Shorthanded racing is on the up. There are over 50 double-handed entries in this year’s Fastnet Race, after French father and son Pascal and Alexis Loison won the 2013 edition. But if you are used to sailing with other crew on deck, how do you set about doing it all alone? We sailed with Alan Roberts to find out
During Cowes Week 2015, I had the chance to sail with rising star Alan Roberts on his 33ft Beneteau Figaro Magma Structures. Roberts finished 9th in the Solitaire du Figaro earlier this year – the best result for a British skipper in the last 40 years. He is one of an impressive new crop of offshore racing sailors coming up through the ranks in the UK
The Artemis Offshore Academy, which set up in Cowes in 2010, is grooming this talent and lending them the support required to break into the French-dominated world of solo racing.
Fellow academy graduates of Roberts like Sam Goodchild and Jack Boutell are showing promise in a variety of offshore disciplines. Boutell for example was onboard Team Dongfeng for their victorious third leg of the Volvo Ocean Race in January. He then finished 10th in the Solitaire in June and has just announced that he will compete in the Transat Jacques Vabres with Gildas Mahé aboard the Class 40 Concise 8.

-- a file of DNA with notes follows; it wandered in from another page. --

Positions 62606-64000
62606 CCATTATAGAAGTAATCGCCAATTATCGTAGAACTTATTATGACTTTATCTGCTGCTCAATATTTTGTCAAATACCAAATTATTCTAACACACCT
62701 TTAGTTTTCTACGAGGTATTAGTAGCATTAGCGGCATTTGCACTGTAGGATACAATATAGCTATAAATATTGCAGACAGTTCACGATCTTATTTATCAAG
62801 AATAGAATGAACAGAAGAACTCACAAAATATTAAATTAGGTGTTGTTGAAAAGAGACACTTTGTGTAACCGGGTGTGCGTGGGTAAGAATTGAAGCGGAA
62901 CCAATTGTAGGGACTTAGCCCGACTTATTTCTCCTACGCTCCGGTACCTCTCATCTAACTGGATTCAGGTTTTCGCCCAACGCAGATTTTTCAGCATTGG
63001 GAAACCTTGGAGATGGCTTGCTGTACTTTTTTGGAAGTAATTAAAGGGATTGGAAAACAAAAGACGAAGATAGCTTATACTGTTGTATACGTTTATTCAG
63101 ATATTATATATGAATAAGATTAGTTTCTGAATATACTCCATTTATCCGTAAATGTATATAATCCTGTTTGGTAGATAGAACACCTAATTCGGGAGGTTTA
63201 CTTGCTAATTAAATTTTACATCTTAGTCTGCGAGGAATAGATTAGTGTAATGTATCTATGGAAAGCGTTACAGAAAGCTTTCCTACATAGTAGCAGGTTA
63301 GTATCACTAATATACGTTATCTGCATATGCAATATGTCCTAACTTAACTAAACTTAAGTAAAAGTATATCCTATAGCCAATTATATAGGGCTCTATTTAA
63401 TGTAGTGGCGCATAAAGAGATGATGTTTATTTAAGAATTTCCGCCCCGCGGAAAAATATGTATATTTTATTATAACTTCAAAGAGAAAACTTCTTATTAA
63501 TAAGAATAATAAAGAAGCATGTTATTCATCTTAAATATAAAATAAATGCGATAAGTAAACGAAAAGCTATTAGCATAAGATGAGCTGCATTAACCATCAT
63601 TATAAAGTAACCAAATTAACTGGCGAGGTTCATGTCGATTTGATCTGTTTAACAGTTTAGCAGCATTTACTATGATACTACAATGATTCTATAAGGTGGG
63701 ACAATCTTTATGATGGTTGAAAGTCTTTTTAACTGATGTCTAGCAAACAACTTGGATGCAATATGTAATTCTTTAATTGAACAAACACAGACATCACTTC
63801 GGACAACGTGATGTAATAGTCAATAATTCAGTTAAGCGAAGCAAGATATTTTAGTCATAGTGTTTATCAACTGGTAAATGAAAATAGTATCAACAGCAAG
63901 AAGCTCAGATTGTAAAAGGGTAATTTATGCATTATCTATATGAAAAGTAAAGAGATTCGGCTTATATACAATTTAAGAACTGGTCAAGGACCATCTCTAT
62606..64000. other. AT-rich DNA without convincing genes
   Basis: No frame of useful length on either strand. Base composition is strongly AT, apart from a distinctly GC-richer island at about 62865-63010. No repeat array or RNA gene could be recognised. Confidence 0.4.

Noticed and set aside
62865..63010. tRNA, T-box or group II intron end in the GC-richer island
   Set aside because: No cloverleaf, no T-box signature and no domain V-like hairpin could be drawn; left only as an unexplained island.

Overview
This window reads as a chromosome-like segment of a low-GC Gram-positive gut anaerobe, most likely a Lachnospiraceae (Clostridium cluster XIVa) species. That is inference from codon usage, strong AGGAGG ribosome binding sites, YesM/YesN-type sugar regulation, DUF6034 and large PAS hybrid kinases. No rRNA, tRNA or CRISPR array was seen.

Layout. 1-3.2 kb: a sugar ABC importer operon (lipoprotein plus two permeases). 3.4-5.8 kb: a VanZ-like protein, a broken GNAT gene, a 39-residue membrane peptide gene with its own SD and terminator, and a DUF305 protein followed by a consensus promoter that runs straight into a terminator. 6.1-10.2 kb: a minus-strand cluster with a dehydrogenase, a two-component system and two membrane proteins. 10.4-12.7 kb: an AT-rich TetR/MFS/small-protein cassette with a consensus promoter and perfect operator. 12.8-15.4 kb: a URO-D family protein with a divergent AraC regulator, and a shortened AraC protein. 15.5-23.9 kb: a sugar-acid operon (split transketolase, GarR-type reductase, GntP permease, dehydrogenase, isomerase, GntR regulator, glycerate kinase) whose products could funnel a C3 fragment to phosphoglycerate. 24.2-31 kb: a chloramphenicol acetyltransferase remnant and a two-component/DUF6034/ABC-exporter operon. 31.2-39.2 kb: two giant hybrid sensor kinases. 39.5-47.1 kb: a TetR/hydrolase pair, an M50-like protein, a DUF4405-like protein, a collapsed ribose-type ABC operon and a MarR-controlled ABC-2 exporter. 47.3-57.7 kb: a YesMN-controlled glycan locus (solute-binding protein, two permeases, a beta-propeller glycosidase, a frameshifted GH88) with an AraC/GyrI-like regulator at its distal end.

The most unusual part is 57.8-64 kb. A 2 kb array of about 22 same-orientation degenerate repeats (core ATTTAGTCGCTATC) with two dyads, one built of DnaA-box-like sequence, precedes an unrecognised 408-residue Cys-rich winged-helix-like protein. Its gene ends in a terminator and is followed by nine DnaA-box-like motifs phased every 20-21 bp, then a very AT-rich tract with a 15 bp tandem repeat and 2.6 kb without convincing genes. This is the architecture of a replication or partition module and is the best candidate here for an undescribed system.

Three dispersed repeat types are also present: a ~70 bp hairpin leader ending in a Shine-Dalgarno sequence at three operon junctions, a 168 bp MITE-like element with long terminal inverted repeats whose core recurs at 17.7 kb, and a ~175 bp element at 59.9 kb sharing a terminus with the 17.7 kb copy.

Alan Roberts meanwhile remains firmly committed to solo racing in the Figaro class, with eyes on the ultimate solo prize of the Vendee Globe. Aged 25, he comes across as mild mannered, intelligent, and focussed. A qualified naval architect, Roberts says he is ‘passionate about engineering,’ and specialises in composite design.
The plan was for the two of us to compete in the IRC 2 fleet, however, with a max gust of 3 knots seen over a glassy Solent that day, racing was unfortunately cancelled. Our time aboard still served as a prime opportunity to get some tips off Roberts that may benefit the increasing amount of sailors moving to or interested in short-handed sailing.
As we headed into the western Solent, Roberts subtly adjusted our course using a wrist-mounted remote control for the autopilot. He explained how he and his fellow Figaro skippers need to constantly trim their NKE autopilot systems. “Getting the trim of the autopilot right so the boat can sail quickly, and having confidence in it, is key,” he said. “This year [during the Solitaire], I probably hand-steered 10 per cent of the race – the top guys maybe five per cent.”
The biggest thing I took away from sailing/drifting with Roberts, was his methodical approach to preparation. “The key is to leave as little to thought processes and as much to methodical repeatability as possible.”